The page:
Asked if drivers were thinking about moves, Kenseth said, "They must be still thinking about it because nobody made one. They were all up on the top [of the track] there. Once everybody got piled to the top with about 15 to go, I don't know why, but if you had five or six cars to try it, you could get it back to two wide, but just nobody tried it. I did, and it was dumb on my part because I couldn't get enough cars to do it and just fell backward."

Instead of a probable top 10, Kenseth fell to 20th.

"I should have been smarter there and, I guess, paid attention to points, but I'm not really wired like that," he said. "I want to go up and mix it up and try to win the thing."

Although he now is the hunter and not the hunted in the Chase, Kenseth said he isn't concerned.

"I think I have one of the greatest teams out here, obviously, and I feel like we can go everywhere else and honestly we can race anybody when we're at our best," he said. "Hopefully, we'll be at our best the next four weeks, and we'll give them a run for their money."

Kenseth said he was surprised that his car's handling suffered in the second half of the race.

"We ran well in the beginning, and we just - for some reason - handling is never really an issue here," he said. "We just got incredibly loose, and I just couldn't control my car even hardly by myself, and I really just had to go to the back and wait until we could fix it.

"It was really bizarre. Typically, handling is a non-issue here, and we just got so loose I couldn't even hang on to it."

The Camping World 500 at Talladega Superspeedway is known as the wild-card race.

It did not live up to its billing on Sunday, but it produced a new points leader in Jimmie Johnson. It also produced a happy Jamie McMurray, who ended a 108-race winless streak by finishing first, and a frustrated Dale Earnhardt Jr., who is still looking for his first win of the 2013 NASCAR Sprint Cup season.

Johnson admitted he was looking forward to the Talladega race being over before it even started. But he was determined to run up front to avoid the infamous "Big One."

He and Matt Kenseth, who began the day as the points leader, did just that as they were out front for most of the 188-lap event. Johnson led 10 times for a race-high 47 laps, and Kenseth led four times for 32 laps.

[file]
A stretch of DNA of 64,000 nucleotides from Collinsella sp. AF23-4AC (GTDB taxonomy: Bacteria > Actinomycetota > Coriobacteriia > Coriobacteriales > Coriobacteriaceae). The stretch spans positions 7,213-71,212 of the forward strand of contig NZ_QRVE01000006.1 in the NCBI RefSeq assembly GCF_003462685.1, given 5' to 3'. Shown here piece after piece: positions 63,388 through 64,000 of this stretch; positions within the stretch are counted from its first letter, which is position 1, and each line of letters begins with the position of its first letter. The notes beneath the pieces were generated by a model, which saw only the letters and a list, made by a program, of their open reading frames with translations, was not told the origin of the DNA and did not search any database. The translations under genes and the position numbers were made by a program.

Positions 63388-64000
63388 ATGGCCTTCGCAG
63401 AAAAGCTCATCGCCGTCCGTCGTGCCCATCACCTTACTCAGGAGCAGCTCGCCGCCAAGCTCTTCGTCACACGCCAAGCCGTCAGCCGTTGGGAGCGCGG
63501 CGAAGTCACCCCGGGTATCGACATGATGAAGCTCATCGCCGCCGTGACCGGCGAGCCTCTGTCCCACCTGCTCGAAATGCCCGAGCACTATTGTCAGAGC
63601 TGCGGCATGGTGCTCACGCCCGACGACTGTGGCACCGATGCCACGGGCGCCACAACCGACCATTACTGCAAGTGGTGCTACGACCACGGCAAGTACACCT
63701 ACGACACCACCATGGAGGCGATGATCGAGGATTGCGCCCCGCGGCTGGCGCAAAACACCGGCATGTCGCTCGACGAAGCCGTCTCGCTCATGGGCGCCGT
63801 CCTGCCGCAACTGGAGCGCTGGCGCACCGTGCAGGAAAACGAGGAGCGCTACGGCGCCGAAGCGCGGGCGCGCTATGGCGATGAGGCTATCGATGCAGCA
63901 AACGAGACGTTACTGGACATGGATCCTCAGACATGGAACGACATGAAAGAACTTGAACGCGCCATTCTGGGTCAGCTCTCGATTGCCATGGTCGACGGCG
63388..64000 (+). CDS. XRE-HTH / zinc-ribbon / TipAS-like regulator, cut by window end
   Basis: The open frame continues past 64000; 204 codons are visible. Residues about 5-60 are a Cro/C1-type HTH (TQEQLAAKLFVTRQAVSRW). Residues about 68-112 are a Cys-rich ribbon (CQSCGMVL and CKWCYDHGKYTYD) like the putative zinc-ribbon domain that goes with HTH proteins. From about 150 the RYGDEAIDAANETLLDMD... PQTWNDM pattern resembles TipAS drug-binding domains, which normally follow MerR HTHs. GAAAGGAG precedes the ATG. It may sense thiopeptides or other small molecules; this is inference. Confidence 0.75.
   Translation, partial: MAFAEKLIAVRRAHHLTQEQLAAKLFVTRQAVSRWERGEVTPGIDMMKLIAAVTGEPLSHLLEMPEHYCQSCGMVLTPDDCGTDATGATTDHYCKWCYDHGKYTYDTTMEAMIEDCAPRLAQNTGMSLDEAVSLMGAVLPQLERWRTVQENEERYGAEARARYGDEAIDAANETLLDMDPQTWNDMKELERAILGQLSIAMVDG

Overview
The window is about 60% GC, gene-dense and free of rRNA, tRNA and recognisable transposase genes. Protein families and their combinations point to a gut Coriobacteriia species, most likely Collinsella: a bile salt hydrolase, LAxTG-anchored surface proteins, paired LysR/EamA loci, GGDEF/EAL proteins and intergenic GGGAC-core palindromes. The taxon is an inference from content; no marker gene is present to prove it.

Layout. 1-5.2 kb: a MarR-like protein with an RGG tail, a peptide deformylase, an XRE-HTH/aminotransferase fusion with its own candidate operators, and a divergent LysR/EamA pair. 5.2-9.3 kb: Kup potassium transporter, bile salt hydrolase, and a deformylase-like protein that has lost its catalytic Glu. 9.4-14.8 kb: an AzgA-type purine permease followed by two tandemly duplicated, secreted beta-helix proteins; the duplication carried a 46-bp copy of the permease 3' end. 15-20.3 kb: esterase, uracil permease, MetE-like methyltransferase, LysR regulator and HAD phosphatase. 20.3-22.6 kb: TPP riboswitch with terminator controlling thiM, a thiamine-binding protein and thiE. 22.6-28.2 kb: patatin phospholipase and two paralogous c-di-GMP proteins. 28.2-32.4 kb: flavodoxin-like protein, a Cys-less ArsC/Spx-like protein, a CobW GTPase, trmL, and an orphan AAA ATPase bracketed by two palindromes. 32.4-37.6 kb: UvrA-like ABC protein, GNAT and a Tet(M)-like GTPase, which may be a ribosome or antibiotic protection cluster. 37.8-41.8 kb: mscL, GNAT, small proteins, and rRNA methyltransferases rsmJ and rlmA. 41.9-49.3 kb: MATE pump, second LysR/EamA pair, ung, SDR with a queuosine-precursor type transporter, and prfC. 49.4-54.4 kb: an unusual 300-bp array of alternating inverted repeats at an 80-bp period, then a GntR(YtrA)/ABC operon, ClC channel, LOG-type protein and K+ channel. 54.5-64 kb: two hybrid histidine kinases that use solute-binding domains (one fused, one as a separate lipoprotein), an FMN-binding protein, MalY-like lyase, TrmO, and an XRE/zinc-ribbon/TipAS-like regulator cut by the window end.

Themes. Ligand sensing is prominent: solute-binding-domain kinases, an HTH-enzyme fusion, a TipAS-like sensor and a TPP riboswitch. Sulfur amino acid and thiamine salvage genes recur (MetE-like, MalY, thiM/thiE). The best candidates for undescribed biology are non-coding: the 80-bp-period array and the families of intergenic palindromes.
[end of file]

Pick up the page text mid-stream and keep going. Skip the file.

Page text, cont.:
But when it became show time with 25 laps to go, Kyle Busch was the leader with Carl Edwards and a huge pack of cars trying to get around him.
The racing was two and three wide before McMurray jumped into the lead with 14 laps to go, followed by Earnhardt and rookies Austin Dillon and Ricky Stenhouse, Jr.

Johnson tried to make a move with 10 laps to go to get back to the front, but no one came with him as the race had suddenly turned into a single-file race, leaving Johnson hung out as he waited to find a high spot to slide into line.

Kenseth, too, made the wrong move in the final 10 laps and dropped all the way to 20th, allowing Johnson to move into first place in the Chase for the Championship. Johnson ended up 13th and now leads Kenseth by a slim four points with only four races left in the season.

As the race headed into its final five laps, Earnhardt told his crew he had a "plan" to win the race and was going to wait until the last lap to put it into action.
But it was Dillon who made the first move on the last lap, forcing Earnhardt to move down half a lane to block Dillon.

When Dillon maneuvered to slide back into line, he lost control of his Chevrolet as he was clipped by Stenhouse.

Dillon's car bounced hard off the wall and became airborne. Just as Dillon's car landed right-side up, it was slammed into by Casey Mears. Both drivers escaped the incident unhurt.

The caution flag was waved immediately, putting a huge smile on McMurray's face and leaving Earnhardt to wonder what might have been.

Stenhouse finished third, followed by Paul Menard, Kyle Busch, David Ragan, David Gilliland, Martin Truex Jr., Ryan Newman and Clint Bowyer.

While Johnson and Kenseth were running up front, Kevin Harvick, third in the standings heading into the weekend, faded to the back.

Harvick came on strong at the end and finished 12th. He is tied with Kyle Busch for third place in the points standings, 26 points behind Johnson.

Jeff Gordon, who finished 14th Sunday, rounds out the top five in the standings, 34 points back of Johnson.